Anthony's Film Review



Inside Man (2006)


Solid dialogue and an ingenious plot make this cat-and-mouse caper worth seeing...

Inside Man has a clever script, a memorable cast, and an experienced director at the helm. Spike Lee directs a crime thriller that stars Denzel Washington as New York detective and hostage negotiator Keith Frazier, Clive Owen as mastermind bank robber Dalton Russell, Jodie Foster as broker Madeleine White, Christopher Plummer as bank chairman Arthur Case, and Chiwetel Ejiofor as Keith's detective partner Bill Mitchell. All of these people make the film work as a thrilling heist picture and, in a way, a homage to Dog Day Afternoon, a similar type of movie from 1975.

In the first several minutes, the film delivers the thrilling setup. Dalton Russell leads a gang disguised as painters into a large bank and proceed to take everyone hostage. The police are called to the scene with Keith Frazier and Bill Mitchell coming along to assist. As the crisis intensifies, the robbers carry out additional steps in their carefully planned operation. That includes forcing the hostages to put on the same outfits as the robbers, for later use as innocent decoys.

What follows for the next hour of the film is not an action-packed cat-and-mouse chase but rather a dramatic cat-and-mouse standoff with the players on opposite sides of a mousehole. The pacing may not be quick, but it still moves in the right direction. Dialogue, not action, is what carries the story forward. There are engrossing scenes with Keith Frazier and the police discussing and executing their next move, which alternate with scenes of the robbers handling their terrified hostages. At this point, I should mention that, despite her top casting credit, Jodie Foster's screen time is only about one-third as much as that of Denzel Washington and Clive Owen. Even so, her character and Christopher Plummer's character do play an important and rather interesting role in this caper.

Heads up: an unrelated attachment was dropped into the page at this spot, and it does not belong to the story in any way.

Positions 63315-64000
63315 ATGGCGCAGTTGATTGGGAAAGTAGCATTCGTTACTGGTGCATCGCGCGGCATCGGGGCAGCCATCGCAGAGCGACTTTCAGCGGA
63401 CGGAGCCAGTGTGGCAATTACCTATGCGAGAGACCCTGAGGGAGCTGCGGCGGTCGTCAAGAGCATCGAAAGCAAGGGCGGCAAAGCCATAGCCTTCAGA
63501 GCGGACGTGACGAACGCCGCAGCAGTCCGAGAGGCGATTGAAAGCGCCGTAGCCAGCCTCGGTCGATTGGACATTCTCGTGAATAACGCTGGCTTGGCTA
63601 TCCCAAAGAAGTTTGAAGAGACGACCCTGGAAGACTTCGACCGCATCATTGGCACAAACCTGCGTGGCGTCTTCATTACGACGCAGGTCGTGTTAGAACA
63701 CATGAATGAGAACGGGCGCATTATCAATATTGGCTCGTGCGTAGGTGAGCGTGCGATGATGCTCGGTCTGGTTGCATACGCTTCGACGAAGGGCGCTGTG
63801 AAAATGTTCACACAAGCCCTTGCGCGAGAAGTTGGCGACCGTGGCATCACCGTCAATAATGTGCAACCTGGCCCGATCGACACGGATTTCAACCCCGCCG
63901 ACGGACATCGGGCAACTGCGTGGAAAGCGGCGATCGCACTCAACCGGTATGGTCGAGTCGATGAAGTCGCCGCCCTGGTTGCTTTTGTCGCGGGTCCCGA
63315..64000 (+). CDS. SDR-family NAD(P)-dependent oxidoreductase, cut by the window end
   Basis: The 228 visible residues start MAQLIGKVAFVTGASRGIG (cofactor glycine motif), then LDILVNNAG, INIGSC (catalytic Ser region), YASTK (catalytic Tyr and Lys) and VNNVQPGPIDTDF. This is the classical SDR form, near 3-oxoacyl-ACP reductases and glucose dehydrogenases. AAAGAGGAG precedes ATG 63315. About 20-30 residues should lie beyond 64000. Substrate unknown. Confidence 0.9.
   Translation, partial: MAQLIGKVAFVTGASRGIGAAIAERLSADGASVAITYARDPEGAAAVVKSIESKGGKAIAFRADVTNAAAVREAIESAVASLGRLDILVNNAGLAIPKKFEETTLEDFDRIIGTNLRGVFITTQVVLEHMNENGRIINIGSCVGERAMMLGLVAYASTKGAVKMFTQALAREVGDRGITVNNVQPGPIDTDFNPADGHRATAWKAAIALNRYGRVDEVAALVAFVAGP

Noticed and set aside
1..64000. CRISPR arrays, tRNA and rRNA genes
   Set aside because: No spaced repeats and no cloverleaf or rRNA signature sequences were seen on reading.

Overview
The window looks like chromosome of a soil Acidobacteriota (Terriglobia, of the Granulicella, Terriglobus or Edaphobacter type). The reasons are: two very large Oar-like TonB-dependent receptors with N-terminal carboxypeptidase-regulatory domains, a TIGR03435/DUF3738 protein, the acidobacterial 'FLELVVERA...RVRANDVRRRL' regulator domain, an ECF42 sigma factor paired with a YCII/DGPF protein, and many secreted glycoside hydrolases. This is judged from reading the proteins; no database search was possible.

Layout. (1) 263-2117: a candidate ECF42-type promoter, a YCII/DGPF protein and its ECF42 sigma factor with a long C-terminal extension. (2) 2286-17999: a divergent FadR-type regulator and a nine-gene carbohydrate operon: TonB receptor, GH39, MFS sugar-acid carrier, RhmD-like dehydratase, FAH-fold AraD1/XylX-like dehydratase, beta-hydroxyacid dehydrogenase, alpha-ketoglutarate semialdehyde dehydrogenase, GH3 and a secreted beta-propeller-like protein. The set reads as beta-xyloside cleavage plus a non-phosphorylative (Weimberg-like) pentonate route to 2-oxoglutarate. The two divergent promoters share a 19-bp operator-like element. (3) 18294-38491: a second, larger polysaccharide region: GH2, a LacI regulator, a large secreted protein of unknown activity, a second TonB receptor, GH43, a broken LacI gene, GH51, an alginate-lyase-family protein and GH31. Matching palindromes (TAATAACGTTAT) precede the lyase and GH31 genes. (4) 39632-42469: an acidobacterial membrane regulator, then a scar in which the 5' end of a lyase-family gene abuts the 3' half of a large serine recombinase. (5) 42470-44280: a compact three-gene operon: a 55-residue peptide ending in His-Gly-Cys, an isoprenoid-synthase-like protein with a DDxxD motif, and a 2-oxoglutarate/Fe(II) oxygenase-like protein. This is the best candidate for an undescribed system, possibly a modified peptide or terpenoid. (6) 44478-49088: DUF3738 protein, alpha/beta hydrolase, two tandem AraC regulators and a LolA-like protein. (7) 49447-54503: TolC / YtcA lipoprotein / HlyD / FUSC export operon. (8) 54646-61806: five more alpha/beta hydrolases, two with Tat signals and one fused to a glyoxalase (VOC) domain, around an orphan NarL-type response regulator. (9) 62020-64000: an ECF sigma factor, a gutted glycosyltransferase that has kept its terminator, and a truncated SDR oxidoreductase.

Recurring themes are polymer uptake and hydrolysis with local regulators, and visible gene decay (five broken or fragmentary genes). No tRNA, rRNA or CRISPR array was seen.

Besides this hour of crisp dialogue and solid performances, the other great thing about the movie is the last half hour. The finale reveals that this is not your standard bank robbery and that there is much more going on underneath the surface. It's the kind that makes you wonder what the story is really about. It can even make you change your perspective about the characters and the plot you've just seen. Basically, this last part is the most important segment, because it tells you the whole purpose of the events in the movie.

With great attention given to every segment, Inside Man is a smart and engaging movie from start to finish. I enjoyed everyone's on-screen performance and felt that each character really came alive. I give extra kudos to Spike Lee, a director who manages to hold the film together as one. Thanks to him and everyone else involved, Inside Man brings the caper film to new heights.

Anthony's Rating:








For more information about Inside Man, visit the Internet Movie Database.


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